There are three ramps to choose from at Sussex. With over 20 caravan parks and hundreds of affordable holiday homes to choose from, Sussex Inlet is still one of those great family getaways offering so much for the family and travelling angler.


South of Sussex there are myriad estuaries and creeks to explore along with some awesome offshore opportunities.

Lake Conjola is a small system with shallow access to the sea. Accommodation is at two caravan parks. To experience the lake at its best think Summer and Autumn.

The chances of encountering a mulloway are better at Conjola than at the Basin.

Further south, the area’s commercial trawlers and longliners call Ulladulla their home port and generations of commercial fishers continue the tradition.

Ulladulla has all the services and be a great place to book an offshore fishing charter. It’s also a staging point for the great estuary at Burrill Lake, another of the rec fishing havens on the South Coast.

If you’re travelling from Canberra or inland NSW you can now access the coast by the newly sealed main road 92, which links Canberra to the coast, or you can turn off the Hume Highway at Goulbourn to save 40 minutes and the winding bends of the Kangaroo Valley.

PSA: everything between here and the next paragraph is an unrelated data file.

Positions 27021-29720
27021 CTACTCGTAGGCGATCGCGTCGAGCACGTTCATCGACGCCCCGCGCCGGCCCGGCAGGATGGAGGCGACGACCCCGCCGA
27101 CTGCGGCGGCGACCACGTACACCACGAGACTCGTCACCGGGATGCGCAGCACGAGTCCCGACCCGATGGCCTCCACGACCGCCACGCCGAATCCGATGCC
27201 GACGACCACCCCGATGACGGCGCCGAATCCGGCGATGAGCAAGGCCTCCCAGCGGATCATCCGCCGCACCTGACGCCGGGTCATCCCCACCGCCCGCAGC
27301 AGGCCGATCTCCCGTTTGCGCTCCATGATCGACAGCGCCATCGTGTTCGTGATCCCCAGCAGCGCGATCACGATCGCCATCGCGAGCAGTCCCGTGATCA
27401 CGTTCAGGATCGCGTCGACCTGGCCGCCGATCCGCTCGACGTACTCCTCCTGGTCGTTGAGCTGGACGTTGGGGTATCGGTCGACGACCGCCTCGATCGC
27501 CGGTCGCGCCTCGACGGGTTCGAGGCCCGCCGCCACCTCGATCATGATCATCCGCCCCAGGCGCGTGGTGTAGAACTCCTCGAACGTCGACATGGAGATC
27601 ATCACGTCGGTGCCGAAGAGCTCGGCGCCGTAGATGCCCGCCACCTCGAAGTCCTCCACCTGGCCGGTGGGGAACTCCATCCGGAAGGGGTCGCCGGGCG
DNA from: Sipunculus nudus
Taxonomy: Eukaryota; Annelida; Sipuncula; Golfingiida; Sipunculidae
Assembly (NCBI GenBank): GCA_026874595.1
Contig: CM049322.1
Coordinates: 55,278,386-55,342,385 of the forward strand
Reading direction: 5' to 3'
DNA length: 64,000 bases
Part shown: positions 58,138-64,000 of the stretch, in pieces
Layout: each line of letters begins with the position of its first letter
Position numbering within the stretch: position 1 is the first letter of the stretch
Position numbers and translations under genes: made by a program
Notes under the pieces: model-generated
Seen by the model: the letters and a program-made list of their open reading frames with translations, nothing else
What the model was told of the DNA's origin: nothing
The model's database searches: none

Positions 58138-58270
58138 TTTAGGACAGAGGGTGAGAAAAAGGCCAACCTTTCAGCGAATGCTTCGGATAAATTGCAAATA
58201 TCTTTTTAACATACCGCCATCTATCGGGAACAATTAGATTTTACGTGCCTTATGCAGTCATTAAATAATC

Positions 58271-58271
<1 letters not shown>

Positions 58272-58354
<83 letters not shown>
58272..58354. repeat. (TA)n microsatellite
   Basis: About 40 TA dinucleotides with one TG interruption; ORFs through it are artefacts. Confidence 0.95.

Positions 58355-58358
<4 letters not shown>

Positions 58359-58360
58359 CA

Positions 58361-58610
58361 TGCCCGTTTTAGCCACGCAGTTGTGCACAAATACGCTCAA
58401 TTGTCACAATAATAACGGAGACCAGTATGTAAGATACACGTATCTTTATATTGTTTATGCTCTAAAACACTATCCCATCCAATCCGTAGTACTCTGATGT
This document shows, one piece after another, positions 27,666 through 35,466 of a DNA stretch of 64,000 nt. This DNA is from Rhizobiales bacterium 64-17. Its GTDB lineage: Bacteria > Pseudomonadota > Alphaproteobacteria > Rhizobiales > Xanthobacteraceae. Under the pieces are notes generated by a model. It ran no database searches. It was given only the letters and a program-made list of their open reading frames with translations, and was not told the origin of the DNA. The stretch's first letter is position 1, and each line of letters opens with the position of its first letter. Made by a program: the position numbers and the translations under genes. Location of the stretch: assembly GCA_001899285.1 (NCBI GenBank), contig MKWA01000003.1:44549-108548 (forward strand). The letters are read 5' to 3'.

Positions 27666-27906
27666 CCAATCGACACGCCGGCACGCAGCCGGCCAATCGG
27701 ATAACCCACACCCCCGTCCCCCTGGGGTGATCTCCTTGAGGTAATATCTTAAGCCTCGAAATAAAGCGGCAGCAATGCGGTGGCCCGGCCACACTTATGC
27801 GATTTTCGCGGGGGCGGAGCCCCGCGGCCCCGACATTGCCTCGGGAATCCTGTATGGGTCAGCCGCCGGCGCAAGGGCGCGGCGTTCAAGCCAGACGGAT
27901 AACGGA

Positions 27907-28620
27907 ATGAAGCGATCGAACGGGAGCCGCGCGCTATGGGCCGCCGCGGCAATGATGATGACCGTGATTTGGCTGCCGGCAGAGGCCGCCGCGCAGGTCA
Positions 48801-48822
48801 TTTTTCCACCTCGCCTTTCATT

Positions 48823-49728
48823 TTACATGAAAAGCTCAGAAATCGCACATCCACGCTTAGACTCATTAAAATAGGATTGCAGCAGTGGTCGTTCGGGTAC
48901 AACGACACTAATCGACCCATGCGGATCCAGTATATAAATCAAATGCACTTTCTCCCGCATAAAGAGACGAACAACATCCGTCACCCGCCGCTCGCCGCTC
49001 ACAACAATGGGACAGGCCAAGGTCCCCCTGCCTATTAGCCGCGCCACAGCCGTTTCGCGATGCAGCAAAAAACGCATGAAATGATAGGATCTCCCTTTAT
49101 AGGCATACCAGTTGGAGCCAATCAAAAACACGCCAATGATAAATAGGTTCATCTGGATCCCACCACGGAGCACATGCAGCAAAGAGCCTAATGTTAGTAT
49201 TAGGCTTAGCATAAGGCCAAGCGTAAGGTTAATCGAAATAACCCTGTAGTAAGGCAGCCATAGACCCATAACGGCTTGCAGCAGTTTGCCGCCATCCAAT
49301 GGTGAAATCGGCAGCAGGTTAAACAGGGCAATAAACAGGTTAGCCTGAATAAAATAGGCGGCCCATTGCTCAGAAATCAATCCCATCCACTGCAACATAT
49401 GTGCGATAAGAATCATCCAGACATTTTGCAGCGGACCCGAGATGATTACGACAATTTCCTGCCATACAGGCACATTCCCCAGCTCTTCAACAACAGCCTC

Save the Kangaroo valley as great day trip from the coast or that bush camp on a kayak trip.

The ACT is now a comfortable two-hour drive through the Morton Wilderness area. Access the Nerriga Road through Tarago, not Braidwood, but don’t tell anyone I told you that!



For non-fishing partners and families the dolphin watch cruise around the Bay and whale watching in season is a must. Jervis Bay is the Hervey Bay of the southern migration and it’s common to have up to 20 whales in the Bay in late October to November.

There is also the offshore trip in a big rigid hull inflatable with quad 350hp outboards, which will get you offshore and back with comfort and speed.

Huskisson is the gateway to the Bay for cruise booking, accommodation and meals.

The new pub, Stonegrill, Seagrass, and Wild Ginger are the main restaurants to consider and no trip to Husky is complete without feeding the giant flatties in the pond at the Lady Denman Museum.